The government has announced that most imports into the UK would not attract a tariff in the event of a no-deal Brexit. Under a temporary scheme 87% of imports by value would be eligible for zero-tariff access. At the moment 80% of imports are tariff free.
Tariffs would be maintained to protect some industries, including agriculture. Beef, lamb, poultry and some dairy products would receive protection. A tariff is a tax applied to goods that are traded on international markets.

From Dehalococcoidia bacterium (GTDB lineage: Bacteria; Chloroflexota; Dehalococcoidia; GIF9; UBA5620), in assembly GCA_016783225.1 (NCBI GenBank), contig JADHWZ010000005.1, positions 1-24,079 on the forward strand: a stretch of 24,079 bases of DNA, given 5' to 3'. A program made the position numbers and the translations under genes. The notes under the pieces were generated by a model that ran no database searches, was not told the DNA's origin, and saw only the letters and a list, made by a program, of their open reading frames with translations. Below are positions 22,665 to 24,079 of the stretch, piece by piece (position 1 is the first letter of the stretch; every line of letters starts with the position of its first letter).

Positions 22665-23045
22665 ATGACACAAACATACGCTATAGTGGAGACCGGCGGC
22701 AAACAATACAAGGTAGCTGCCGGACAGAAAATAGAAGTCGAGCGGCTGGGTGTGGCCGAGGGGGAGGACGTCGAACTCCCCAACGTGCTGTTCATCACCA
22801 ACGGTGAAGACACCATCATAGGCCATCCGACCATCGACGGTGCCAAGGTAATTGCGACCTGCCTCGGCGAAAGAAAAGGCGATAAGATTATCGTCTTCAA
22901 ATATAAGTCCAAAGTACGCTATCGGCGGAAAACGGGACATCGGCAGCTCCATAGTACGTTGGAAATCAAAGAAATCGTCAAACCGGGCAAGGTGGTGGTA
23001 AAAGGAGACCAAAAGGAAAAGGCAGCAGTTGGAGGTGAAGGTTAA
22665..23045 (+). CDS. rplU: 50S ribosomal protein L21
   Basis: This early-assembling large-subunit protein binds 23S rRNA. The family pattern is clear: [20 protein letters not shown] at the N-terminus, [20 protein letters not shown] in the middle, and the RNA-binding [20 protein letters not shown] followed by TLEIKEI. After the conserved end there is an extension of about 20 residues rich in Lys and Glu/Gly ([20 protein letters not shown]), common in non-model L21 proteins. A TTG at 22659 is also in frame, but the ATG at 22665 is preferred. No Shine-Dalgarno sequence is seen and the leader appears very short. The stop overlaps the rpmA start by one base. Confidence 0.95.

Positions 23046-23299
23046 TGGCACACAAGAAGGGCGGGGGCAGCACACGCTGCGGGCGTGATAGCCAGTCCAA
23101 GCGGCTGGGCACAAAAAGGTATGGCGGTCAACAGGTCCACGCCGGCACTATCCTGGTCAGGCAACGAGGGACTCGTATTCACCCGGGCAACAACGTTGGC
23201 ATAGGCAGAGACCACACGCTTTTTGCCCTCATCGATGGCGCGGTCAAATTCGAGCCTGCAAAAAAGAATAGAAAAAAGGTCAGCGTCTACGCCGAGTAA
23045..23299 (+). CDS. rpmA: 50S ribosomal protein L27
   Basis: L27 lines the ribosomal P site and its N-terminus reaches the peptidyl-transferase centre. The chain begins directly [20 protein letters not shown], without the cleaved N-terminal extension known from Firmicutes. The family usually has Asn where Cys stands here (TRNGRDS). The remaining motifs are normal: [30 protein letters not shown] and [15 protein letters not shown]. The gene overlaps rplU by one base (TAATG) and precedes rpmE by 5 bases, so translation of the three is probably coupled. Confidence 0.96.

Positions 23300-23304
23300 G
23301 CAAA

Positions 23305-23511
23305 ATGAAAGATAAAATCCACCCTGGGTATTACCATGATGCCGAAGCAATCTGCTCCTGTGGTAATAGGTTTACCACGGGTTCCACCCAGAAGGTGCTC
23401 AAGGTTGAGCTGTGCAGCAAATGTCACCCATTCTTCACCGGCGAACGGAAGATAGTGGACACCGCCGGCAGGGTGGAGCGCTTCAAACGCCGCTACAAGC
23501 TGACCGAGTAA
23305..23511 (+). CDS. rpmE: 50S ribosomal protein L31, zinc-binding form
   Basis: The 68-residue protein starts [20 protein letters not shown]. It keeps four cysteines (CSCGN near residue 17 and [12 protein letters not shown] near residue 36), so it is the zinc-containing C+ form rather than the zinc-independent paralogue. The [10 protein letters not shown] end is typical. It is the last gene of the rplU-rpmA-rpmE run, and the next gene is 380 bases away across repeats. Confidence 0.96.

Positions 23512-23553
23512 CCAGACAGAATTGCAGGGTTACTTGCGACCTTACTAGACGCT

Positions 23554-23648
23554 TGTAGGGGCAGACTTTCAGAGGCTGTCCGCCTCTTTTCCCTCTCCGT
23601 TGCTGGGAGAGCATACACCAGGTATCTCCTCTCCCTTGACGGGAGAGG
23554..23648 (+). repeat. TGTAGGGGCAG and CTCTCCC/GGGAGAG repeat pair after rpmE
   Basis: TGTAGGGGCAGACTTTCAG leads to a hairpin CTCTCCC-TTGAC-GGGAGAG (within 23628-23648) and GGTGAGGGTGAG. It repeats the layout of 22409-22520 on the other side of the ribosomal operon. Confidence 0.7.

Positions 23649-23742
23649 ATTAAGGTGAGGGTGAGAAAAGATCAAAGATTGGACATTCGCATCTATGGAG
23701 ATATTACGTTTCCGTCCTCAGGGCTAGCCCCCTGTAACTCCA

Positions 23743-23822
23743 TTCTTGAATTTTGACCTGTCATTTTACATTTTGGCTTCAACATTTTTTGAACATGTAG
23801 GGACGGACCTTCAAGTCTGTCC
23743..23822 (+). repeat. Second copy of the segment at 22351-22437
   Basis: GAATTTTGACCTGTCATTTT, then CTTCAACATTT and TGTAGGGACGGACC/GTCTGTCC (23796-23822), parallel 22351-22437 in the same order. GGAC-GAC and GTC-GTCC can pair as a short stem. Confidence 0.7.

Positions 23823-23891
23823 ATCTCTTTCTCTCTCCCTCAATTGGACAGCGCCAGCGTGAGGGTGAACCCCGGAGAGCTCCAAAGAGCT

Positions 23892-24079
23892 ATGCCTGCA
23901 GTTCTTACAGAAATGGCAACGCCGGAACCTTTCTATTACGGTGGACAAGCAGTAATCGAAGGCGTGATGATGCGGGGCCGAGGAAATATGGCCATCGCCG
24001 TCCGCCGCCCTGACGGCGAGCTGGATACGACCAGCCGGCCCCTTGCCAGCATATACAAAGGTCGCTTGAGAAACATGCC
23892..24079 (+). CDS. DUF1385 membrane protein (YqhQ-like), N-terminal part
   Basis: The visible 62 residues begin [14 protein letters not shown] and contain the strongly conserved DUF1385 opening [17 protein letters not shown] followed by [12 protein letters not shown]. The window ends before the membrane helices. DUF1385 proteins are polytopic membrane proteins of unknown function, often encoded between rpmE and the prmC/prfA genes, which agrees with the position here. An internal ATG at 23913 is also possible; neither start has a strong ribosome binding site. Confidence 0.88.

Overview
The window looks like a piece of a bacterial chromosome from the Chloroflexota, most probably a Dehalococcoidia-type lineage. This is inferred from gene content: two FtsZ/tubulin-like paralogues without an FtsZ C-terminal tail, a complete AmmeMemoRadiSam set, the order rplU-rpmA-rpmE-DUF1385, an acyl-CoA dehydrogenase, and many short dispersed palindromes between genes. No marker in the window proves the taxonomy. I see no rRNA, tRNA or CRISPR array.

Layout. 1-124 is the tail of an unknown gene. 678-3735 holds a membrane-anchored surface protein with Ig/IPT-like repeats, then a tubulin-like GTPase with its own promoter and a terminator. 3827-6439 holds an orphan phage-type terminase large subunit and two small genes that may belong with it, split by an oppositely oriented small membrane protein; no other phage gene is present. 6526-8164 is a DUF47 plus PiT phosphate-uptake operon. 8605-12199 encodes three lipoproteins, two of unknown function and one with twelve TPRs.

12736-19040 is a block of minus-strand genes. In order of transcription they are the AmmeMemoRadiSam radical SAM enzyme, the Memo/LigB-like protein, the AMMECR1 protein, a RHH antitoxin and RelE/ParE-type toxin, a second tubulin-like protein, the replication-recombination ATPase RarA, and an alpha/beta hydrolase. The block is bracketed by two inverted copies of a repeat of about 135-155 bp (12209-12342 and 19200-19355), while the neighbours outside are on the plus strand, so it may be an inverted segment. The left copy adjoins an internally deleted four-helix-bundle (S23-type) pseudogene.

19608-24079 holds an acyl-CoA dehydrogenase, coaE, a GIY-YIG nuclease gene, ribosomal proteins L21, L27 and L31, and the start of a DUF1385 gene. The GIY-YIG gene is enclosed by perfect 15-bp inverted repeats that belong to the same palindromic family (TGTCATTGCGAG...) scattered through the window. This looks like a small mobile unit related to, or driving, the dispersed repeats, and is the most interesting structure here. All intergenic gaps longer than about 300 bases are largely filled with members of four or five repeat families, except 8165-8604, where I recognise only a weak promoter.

In the great majority of cases, tariffs are applied to imported goods by the country importing them. But there can also be tariffs on exported goods. The new tariff regime would mark a shift in favour of products from non-EU countries. It would mean 82% of imports from the EU would be tariff-free, down from 100% now.
92% percent of imports from the rest of the world would pay no border duty, up from 56%. Under the plan, the UK car industry will receive some protection, with some imported cars attracting tariffs. But car parts from the EU would be tariff free, which will help car plants in the UK.